Wealth in the United States became much more concentrated in the two decades between 1963 and 1983, as the share owned by the top 0.5 percent of American households rose from 25 percent to 35 percent, according to a congressional study released yesterday.
The real value of household assets less debt owed on them nearly tripled, rising from $3.9 trillion in 1963 to $10.6 trillion after adjustment for inflation, according to the study prepared by the Democratic staff of the Joint Economic Committee.
The basic data was drawn from a survey of consumer finances and wealth conducted in 1983 by the Survey Research Center of the University of Michigan for the Federal Reserve and several other federal agencies.
The JEC study provides no explanation for the dramatic increase in the concentration of wealth, which reversed a long-term downward trend in the share of wealth held by the richest 0.5 percent of all households.
"We don't know for sure why this happened," said Scott Lilly, executive director of the JEC. "But we do feel comfortable saying this is the best data there is. It is a remarkable reversal in a 40-year trend in which the concentration of wealth declined."
The richest 0.5 percent of households had net wealth of $2.5 million or more, the study said. The next lower 0.5 percent had net wealth of between about $1.4 million and $2.5 million. The next lower 9 percent of all households held assets worth between roughly $200,000 and $1.4 million.
Together, these 10 percent of households owned more than 70 percent of the nation's wealth not held by governments or private organizations, such as nonprofit groups.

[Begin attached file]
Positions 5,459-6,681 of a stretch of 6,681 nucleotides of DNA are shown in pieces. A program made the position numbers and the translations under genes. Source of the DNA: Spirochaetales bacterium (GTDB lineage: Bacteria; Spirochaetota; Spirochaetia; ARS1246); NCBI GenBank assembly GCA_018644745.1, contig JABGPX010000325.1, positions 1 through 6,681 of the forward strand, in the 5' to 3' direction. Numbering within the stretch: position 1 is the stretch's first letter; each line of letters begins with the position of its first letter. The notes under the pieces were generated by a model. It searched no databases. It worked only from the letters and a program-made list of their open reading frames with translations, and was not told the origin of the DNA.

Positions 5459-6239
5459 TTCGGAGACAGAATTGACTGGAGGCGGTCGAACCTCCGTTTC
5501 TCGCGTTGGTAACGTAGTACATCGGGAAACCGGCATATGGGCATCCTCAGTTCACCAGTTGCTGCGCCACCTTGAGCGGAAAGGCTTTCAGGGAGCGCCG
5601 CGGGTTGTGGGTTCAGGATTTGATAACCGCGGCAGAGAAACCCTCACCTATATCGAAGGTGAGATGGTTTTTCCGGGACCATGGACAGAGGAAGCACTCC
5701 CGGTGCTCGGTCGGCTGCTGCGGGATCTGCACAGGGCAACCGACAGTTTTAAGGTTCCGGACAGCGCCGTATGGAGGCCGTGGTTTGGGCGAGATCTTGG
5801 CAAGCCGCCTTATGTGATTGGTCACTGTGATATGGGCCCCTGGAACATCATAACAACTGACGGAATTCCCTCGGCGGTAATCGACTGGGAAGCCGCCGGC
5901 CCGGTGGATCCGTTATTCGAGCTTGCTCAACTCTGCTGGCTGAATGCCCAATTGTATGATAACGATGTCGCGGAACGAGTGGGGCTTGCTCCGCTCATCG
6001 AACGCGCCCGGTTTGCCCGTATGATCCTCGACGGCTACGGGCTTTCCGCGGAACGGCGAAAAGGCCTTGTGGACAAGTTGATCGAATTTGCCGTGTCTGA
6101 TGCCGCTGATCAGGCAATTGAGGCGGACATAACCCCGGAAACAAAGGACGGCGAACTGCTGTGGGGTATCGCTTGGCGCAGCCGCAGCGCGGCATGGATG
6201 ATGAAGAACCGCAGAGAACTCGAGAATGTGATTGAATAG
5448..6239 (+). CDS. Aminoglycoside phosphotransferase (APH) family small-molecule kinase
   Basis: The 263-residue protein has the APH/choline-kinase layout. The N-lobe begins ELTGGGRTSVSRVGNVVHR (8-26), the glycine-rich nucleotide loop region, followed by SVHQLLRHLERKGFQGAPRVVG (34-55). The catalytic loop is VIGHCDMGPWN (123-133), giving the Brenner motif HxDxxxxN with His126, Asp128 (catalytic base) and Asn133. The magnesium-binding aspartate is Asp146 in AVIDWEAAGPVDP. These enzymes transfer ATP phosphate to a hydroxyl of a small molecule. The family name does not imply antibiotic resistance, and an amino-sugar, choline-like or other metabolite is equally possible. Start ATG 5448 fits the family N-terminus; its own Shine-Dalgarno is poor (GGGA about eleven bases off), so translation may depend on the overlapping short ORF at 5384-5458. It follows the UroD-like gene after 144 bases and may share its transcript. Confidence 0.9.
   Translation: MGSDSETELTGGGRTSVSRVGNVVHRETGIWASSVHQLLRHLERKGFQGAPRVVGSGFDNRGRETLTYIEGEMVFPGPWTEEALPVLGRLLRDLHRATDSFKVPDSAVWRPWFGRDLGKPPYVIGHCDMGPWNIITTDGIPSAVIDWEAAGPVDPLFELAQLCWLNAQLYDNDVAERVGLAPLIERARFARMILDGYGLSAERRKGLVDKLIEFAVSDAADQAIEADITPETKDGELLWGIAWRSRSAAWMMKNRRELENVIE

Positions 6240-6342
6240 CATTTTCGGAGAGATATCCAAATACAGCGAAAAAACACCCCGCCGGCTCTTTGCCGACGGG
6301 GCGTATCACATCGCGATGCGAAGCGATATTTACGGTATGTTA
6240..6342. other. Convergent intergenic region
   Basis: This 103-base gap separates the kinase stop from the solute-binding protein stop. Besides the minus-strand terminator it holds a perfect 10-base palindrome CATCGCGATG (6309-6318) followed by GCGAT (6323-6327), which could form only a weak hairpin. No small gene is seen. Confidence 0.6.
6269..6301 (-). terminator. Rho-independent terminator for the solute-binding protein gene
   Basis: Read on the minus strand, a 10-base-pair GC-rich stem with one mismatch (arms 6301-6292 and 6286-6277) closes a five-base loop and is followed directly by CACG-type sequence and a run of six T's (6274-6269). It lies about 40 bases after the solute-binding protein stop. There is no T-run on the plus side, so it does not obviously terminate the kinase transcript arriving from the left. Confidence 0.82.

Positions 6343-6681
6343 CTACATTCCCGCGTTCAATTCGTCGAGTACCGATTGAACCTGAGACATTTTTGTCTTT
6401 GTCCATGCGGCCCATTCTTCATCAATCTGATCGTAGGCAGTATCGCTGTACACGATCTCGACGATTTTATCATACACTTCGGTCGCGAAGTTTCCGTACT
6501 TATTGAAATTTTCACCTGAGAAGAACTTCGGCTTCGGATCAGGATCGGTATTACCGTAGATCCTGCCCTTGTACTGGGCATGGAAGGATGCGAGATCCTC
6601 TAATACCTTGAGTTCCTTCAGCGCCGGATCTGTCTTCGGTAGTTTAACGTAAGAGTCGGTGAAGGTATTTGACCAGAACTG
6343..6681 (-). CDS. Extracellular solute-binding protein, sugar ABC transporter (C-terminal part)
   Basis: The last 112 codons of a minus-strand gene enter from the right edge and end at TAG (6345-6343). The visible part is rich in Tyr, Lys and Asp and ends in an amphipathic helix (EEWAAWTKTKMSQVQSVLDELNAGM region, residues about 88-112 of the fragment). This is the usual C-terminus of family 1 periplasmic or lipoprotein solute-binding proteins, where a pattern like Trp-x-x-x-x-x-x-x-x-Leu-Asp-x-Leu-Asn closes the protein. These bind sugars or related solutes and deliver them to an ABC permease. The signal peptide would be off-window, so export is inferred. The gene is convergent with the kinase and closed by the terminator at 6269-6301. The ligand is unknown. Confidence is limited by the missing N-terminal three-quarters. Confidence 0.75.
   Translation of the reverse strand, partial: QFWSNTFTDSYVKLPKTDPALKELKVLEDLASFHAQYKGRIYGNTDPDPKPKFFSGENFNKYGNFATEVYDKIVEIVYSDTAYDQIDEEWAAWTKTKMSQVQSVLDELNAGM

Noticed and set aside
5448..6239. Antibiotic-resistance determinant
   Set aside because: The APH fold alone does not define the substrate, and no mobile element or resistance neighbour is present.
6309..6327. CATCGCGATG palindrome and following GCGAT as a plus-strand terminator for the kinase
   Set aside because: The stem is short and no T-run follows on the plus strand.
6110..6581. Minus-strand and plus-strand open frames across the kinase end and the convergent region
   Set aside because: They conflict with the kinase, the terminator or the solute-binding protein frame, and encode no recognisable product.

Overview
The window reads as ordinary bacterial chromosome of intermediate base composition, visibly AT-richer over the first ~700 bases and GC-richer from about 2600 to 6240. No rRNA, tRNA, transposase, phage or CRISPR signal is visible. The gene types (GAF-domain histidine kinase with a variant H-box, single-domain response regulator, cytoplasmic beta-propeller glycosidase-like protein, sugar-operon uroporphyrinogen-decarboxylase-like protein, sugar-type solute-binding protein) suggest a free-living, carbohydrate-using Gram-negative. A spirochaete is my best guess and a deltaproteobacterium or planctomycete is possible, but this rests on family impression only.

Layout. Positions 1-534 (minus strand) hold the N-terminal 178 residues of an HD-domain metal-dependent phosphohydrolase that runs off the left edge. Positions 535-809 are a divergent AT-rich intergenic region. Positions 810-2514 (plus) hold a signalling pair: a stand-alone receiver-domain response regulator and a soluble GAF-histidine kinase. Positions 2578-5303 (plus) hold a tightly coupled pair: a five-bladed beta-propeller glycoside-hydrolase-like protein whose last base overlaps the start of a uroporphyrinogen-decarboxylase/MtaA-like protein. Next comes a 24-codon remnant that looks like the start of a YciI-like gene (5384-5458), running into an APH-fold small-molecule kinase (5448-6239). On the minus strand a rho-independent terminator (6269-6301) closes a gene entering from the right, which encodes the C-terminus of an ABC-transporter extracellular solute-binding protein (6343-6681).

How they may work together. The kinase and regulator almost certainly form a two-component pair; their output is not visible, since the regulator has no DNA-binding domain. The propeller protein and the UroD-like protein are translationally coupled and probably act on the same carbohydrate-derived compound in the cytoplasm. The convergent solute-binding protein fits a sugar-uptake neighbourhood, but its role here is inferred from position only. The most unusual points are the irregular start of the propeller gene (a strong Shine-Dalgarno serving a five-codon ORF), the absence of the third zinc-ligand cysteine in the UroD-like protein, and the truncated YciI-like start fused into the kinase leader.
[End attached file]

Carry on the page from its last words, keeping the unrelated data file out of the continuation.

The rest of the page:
The average growth in real wealth for all households during the 20-year period was $55,600. The average wealth-holding for the lower 90 percent of households rose from $27,400 to $39,600. The richest 0.5 percent increased their average wealth from $3.59 million to $8.85 million, the study said.
The household figures did not include the value of some consumer assets, such as household furniture. The estimated $1.3 billion worth of assets in employer-provided pension funds also were excluded because of the difficulty of linking ownership to particular households.
During the 20-year period, the JEC study said total net wealth rose by $6.7 billion. Total wealth, ignoring debt owed on it, rose from $4.6 trillion to $12.1 trillion.
The largest increase in asset values was for real estate. The value of owner-occupied homes rose from $1.5 trillion in 1963 to nearly $3.6 trillion in 1983. The value of other real estate rose even faster, from about $400 billion to about $1.8 trillion.
The other extremely large gain in aggregate value was in the form of net business assets, not including corporate stock. The value of such assets rose from about $900 billion to nearly $3.3 trillion, the study said.
All of the figures cited in the analysis other than those for 1963 and 1983 were based on an extrapolation of federal estate-tax returns to the general population. That approach showed the top 0.5 percent of households owning about 32 percent of total household wealth in 1929.
The 1983 data are based on a survey of 3,824 randomly chosen households plus interviews with an additional 438 high-income families. The 1963 data came from a similar survey.
A recent Census Bureau study of wealth held in 1984 did not include such reporting from high-income families, although its total sample of 26,000 households was much larger. The Census Bureau described its wealth estimates as "comparable" to the 1983 Federal Reserve estimates. Neither the Census Bureau nor the Fed made estimates of the concentration of wealth in the same fashion as the JEC.
While the amount of wealth owned by the top 0.5 percent of households was rising sharply, the share of every other group shown by the JEC was declining.
The next 0.5 percent in terms of wealth saw its share decline from 7.4 percent to 6.7 percent. The share of the next 9 percent of households fell from 32.3 percent to 29.9 percent. That of the remaining 90 percent dropped from 34.9 percent to 28.2 percent.